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An Autonomic Tuning Algorithm for Pooled Resources

IP.com Disclosure Number: IPCOM000131069D
Original Publication Date: 2005-Nov-07
Included in the Prior Art Database: 2005-Nov-07
Document File: 5 page(s) / 103K

Publishing Venue

IBM

Abstract

An autonomic, or self-tuning algorithm for managing pooled resources in a system such as a database manager. The algorithm is designed to avoid the need for user intervention in the adjustment of resource usage, and to operate well with other resource pools also using the same algorithm for self-tuning.

This text was extracted from a PDF file.
This is the abbreviated version, containing approximately 29% of the total text.

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An Autonomic Tuning Algorithm for Pooled Resources

Problem Description

One of the main challenges for customers in managing a complex system such as a database server is the proper configuration of various database parameters. The proper values for each parameter is often difficult to estimate, and can only be properly tuned experimentally by running the system. With multiple system parameters to consider and tune, managing the system can become challenging and expensive. It is therefore desirable for the system to exhibit 'autonomic' properties, that is for the system to estimate and make adjustments to the parameters on the fly without user intervention. Not only does this reduce the cost of administration for the system, it may also allow the system to become more adaptive to the user's workload than would otherwise be possible as well as improve the allocation of resources on the system.

While autonomic behaviour may a desirable attribute of a system, in practice it is difficult to implement. Basic autonomic solutions can often introduce more problems than benefits if the algorithm used does a poor job of the tuning. In these cases it is inevitable that user intervention will be required, which was what the autonomic solution was trying to eliminate in the first place.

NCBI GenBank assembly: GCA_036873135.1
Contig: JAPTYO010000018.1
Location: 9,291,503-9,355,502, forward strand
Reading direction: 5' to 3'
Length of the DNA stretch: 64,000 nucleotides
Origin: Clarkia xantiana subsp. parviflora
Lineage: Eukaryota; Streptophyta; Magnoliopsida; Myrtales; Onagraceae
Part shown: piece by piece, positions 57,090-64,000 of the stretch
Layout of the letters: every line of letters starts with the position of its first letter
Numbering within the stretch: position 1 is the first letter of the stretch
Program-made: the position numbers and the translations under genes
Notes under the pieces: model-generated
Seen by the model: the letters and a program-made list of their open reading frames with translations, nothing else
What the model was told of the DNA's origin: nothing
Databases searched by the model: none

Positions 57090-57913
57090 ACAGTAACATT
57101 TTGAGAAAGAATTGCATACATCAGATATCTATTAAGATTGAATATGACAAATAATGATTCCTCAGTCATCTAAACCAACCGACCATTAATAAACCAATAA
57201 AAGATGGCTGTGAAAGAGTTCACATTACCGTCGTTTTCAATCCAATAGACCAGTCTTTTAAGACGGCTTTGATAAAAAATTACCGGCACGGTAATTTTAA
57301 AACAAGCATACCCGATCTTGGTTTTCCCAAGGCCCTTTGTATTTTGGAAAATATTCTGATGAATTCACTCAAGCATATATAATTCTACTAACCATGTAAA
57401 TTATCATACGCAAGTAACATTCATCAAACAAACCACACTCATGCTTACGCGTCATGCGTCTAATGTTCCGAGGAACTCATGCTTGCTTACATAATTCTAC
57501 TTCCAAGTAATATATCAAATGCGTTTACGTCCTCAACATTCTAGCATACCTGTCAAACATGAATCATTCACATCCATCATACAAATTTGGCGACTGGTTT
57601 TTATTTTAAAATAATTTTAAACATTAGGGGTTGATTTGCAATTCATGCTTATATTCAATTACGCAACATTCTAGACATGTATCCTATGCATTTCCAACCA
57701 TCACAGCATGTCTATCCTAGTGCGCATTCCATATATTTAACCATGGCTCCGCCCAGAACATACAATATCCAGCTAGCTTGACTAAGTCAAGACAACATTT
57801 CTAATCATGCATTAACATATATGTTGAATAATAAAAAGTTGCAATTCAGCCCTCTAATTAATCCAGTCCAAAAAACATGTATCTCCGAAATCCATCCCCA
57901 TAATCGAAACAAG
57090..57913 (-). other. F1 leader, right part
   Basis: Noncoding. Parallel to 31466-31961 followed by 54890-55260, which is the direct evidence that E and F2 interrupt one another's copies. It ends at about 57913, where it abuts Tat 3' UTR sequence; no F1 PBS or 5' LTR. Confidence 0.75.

Consider the problem of managing a pooled system resource like communications buffers on an autonomic middleware platform such as a database server. A straightforward approach to enabling autonomic management of these buffers would be to allow the system to adjust the pool size as needed. The user would specify an initial pool size for the system to use, and the system would then adjust this size as needed on demand. In the case where the pool was exhausted, the system could increase the pool size to allow buffer allocations to continue. The system could also decrease the pool size as buffers were freed. But there are challenges even in the straightforward approach; if the user estimated the required pool size to be too small, the pool size would need to be increased regularly, which would incur a performance penalty. We could increase the pool size in large increments to reduce the performance problems, but we would then be faced with a pool size that could grow unnecessarily large during peak system usage, and then consume excessive memory once the system returned to non-peak usage. It would be desirable to autonomically reduce the pool size during non-peak times to reduce memory usage, but it is not clear how to do this well - if we simply reduced the pool size as the free pool fills up, we risk a case where bursty workloads would perform poorly as the pool size would be continually increased and decreased with each burst of work.

The conclusion, in short, is that although autonomic behaviour is desirable, there are challenges to implementing an effective algorithm.

Invention Description

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Disclosed is an autonomic, or self-tuning algorithm for ma...